While driving through Burrowsville, you will certainly notice a church at the bend in the road that has a distinctive pink color. This is Martin’s Brandon Church, which will be celebrating its 400th anniversary this year.

The Episcopalian church originated with Brandon Plantation. After three additional moves, it has remained at the current location since the mid-1800s. The Tuscan-style church sits on land patented in 1618 by Captain John Martin when the area was known as Martin’s Brandon. Old maps show the post office and voting district listed as Brandon Church.

Several long-time residents could not explain why the community later came to be known as Burrowsville. Burrow is an established family name going back several generations. Barry Royer, a lifelong resident and history enthusiast, suggested the name change may have come about due to the break with the Church of England after the American Revolutionary War. Records show many of the state’s Anglican churches closed after they fell out of favor with the communities they had served. It is possible during this time that the area was first referred to as Burrowsville.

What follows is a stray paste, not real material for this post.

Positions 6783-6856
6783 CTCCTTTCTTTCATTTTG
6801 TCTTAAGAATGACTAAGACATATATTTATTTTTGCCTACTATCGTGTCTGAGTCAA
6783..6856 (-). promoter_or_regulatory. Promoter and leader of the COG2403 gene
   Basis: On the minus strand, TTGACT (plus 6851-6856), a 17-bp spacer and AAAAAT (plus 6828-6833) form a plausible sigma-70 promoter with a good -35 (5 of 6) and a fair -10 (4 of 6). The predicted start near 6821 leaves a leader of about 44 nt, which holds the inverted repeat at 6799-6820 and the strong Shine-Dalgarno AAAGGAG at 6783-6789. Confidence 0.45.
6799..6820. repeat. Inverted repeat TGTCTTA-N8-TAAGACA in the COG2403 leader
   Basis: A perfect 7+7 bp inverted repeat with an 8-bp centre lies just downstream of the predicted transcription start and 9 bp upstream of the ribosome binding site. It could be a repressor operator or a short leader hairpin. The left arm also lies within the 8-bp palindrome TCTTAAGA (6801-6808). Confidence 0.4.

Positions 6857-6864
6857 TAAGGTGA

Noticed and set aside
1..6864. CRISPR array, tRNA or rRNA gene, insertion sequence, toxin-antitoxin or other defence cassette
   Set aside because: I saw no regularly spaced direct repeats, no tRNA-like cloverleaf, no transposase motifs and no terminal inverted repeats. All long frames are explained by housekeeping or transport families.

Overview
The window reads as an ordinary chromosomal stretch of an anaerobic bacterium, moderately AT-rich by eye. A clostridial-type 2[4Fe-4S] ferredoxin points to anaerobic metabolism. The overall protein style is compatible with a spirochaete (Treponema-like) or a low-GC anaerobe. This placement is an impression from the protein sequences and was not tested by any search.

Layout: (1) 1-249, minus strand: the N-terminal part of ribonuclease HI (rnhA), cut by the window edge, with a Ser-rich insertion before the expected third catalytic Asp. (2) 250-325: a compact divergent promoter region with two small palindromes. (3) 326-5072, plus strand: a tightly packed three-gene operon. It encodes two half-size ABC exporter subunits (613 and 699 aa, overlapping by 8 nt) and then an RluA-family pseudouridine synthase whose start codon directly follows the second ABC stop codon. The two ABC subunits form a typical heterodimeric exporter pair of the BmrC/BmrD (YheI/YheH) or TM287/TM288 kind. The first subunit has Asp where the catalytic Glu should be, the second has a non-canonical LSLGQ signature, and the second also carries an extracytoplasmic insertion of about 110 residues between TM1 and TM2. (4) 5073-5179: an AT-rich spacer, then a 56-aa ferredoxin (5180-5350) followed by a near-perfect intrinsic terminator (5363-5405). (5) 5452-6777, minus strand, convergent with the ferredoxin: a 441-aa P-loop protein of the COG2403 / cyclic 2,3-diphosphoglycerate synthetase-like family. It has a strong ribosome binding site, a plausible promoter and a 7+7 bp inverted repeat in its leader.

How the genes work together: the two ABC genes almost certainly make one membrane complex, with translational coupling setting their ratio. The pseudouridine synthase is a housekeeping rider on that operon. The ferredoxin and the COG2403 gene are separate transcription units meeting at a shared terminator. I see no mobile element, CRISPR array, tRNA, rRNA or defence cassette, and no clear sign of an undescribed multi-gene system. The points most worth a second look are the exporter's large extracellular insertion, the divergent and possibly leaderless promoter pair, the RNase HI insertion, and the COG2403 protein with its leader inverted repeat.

Salem United Methodist Church on Route 10 is recognizable by a bright-red metal roof. Built in 1869, it was originally a Methodist Protestant Church, as noted by stained glass above the transom over the front door. Just off Route 10 is Morning Star Baptist Church, founded by the Rev. J. C. Allen in 1885.

In a now-vacant lot across the road from Morning Star Baptist Church, a Rosenwald school once stood. Booker T. Washington of the Tuskegee Institute and Julius Rosenwald, philanthropist and president of Sears Roebuck, built state-of-the-art schools for African-American children across the South. The effort has been called the most important initiative to advance black education in the early 20th century. The school at this location was a two-room design built 1925-1926 on two acres.

Across the road from Martin’s Brandon Church is the Burrowsville Library, a branch of the Appomattox River Regional Library. The library is located in the former Burrowsville school, which opened in 1937. Three grades were taught in one room, with one row of chairs per grade.

One teacher taught in the classroom. The students knew each other and moved up to the next row of seats with the same group. Karen Burrow Rickman attended the school before it closed and the classes relocated. She recalls walking next door to the cafeteria for lunch.

“We loved the days when Mrs. Tiller fixed spaghetti for lunch. I think she used her own recipe and everyone wanted seconds. And you could get seconds! Lunches were 35 cents and ice cream was 10 cents for a whole and 5 cents for a half.”

Rickman laughs thinking about getting a half an ice cream. “It was literally cut in half, which was fine if it was an ice cream sandwich. But if you wanted something on a stick you hoped you would get the half with the stick or it was hard to eat!”